No Lowering for Murdered TX Lesbian
In normal communities, flags are lowered to honor the dead and to help the living mourn, process grief and recommit to fighting for justice and liberation. Such is not the case in the Castro district.
(Mary Christine Chapa, left, and Mary Christine Olgin.)
There will be a vigil at 7 p.m. at San Francisco's Harvey Milk Plaza to remember lesbian teenager Mollie Judith Olgin who was shot to death in Texas last Friday, and to express hope for a full recovery of her girlfriend Mary Christine Chapa who was also shot and thankfully survived. The Facebook page for the event says nothing about the flag.
Unfortunately, the enormous iconic rainbow flag that flies in the middle of Harvey Milk Plaza, which is public property but under the domain of the control queens in the Merchants of Upper Market Castro group, will not be lowered to half-staff to honor Olgin and all other murdered LGBT teens or those who committed suicide because of bullying.
MUMC's rules simply don't allow for the grassroots community to have equal access to this valuable piece of public real estate:
Consistent with the principles established by the Flag’s creators and with broad community support, the Flag flies almost always at full staff with very rare exceptions. A longstanding agreement to fly the flag of the international Leather community for several days each year has been maintained. The Flag’s full-staff display has otherwise been temporarily modified on very rare occasions, for example, to mark the usually-tragic death of a notable member of the local LGBT community.
Sorry, but Olgin was not a notable member of the San Francisco community so the public flag on city land can't be lowered for even one-hour in her memory. However, MUMC is always happy to use the flag to rake in money when leather folks come to town for the Folsom Street Fair in September.
MUMC also modified the display earlier this year for a bear weekend. The leather and bear flags are allowed to fly at the plaza because MUMC members hope to draw gay wallets to the Castro and increase their profits.
The editor of the Bay Area Reporter, Cynthia Laird, in her blog story yesterday about the upcoming vigil, didn't bother to raise the question of lowering the flag tonight. As far I can recall the BAR, which is dependent on display ads from MUMC members, has never called for the rainbow flag to be returned to the public's control so that it can be used for events like tonight's vigil.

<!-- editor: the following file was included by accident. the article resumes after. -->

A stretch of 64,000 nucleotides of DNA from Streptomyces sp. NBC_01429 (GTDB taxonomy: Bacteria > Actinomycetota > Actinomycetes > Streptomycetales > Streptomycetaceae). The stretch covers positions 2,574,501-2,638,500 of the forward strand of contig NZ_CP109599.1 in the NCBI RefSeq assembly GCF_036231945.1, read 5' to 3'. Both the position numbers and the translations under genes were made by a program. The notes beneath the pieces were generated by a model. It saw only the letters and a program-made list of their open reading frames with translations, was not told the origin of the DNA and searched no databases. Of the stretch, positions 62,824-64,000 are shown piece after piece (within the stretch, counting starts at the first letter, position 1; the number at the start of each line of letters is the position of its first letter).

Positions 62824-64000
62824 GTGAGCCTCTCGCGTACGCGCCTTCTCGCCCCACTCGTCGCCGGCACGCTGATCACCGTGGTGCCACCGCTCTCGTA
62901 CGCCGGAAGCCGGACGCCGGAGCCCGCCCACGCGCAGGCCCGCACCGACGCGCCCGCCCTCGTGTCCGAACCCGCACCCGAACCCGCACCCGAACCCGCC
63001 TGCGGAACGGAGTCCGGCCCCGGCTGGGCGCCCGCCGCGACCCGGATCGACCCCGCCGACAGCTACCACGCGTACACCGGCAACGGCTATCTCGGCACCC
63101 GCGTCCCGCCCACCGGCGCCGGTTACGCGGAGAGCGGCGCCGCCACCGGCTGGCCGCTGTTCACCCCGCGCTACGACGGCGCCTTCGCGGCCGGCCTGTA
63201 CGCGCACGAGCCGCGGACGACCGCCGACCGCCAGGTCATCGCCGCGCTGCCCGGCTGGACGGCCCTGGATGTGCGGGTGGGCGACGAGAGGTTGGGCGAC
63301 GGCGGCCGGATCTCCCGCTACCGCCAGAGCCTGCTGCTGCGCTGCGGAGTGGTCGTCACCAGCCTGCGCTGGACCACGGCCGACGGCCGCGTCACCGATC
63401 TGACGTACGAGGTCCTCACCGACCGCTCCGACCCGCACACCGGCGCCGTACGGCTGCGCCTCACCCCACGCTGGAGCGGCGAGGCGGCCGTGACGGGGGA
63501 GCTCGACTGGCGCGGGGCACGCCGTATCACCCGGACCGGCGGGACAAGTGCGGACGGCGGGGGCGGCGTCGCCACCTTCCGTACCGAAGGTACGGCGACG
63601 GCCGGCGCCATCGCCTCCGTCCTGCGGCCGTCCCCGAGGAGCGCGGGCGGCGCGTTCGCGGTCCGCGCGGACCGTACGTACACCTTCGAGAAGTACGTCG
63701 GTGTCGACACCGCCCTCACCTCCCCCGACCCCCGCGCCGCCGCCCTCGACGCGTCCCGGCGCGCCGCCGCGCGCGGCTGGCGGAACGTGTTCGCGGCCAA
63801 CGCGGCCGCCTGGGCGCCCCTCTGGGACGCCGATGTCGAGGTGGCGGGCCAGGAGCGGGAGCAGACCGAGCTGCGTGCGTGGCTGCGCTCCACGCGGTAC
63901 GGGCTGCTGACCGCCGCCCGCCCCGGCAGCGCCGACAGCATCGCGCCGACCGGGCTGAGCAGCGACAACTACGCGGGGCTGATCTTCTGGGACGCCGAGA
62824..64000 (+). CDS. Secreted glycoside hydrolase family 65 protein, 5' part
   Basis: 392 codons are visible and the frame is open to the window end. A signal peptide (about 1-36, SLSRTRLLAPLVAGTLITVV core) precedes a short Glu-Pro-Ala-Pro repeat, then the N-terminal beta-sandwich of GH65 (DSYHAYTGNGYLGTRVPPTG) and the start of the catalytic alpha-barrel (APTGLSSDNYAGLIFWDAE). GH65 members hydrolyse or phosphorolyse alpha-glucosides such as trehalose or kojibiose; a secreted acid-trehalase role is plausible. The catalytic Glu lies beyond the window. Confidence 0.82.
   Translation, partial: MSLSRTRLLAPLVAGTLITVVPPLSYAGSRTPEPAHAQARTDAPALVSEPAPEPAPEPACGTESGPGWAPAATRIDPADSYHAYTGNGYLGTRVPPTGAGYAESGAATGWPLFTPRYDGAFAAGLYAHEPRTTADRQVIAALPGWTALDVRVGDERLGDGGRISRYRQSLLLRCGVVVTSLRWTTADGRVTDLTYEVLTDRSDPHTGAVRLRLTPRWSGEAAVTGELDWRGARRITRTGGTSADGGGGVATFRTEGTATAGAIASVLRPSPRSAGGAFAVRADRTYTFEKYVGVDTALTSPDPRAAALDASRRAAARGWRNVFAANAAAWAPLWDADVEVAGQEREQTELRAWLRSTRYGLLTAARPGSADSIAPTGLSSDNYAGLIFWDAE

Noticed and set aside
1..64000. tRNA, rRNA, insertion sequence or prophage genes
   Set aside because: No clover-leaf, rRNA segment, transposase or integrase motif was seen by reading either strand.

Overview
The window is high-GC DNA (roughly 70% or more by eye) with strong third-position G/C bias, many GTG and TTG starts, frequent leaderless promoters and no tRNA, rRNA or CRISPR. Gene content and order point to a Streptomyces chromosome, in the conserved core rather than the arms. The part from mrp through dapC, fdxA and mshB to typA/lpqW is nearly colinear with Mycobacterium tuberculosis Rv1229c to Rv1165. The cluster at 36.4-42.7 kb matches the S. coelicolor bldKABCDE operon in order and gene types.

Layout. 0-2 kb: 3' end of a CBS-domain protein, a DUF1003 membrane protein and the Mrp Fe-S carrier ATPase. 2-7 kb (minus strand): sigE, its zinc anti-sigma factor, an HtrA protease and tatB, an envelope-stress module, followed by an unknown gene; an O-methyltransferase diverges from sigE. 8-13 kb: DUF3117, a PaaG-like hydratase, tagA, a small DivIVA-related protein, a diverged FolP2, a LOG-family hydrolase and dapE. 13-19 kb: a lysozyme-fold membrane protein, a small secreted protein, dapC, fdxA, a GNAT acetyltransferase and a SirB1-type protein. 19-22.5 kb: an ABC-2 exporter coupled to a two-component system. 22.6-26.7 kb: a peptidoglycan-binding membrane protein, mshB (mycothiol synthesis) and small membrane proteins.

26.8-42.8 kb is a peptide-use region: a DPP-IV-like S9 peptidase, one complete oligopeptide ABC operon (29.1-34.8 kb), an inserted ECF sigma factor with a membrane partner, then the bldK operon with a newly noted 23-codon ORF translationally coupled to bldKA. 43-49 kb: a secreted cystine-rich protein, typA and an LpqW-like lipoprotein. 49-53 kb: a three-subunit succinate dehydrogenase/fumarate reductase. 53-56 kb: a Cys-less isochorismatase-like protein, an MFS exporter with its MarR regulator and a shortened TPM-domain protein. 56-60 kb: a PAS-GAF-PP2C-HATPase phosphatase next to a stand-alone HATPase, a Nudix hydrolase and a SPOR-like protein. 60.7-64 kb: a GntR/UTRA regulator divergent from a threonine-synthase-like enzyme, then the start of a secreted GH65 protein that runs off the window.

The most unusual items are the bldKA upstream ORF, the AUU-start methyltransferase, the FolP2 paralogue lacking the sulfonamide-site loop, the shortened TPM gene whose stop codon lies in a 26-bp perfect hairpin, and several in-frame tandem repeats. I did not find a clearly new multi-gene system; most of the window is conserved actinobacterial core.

Does Laird, as a lesbian herself, have any problem that the MUMC rules don't allow for our, er, MUMC's flag to be lowered for a dead teenage lesbian in Texas? Would Laird and her paper ever endorse new flexible rules granting grassroots LGBT people the right to use the flag for lowerings, to send a strong visual solidarity message?
A big reason why MUMC control queens are adamant about prohibiting community use of the flag is because I launched a campaign to change their polices in January 2011, to have the flag lowered for murdered gay Ugandan David Kato. Of course, many other LGBT activists also back the demand for community use, but MUMC is more interested in showing how they won't bend for me, and in the process they harm the wider community.
Cowardly politicians and official leaders including Tom Ammiano, Bevan Dufty, Scott Wiener, Gilbert Baker, Andrea Aiello, David Campos, John Avalos, Cleve Jones, Christina Olague and Mark Leno, along with the weaklings in the Harvey Milk Democratic Club, are afraid to stand up to MUMC's bullshit. Thanks to their "go along, to get along" attitudes, these pols and the club contribute to why the flag won't be lowered for the teenage Texas lesbians.
A simple turning of a key tonight at the base of the Harvey Milk Plaza flagpole and lowering the rainbow flag is asking too much of the LGBT community in San Francisco.
Let's end with some words from brave longtime social justice queer advocate Tommi Avicolli Mecca:
It really is insane! This is exactly the time that the flag should be lowered. Why have that damn flag there if it isn't going to be used to make a statement at times like this. What is it -- just a pretty decoration on a business district? Lower the flag at the vigil!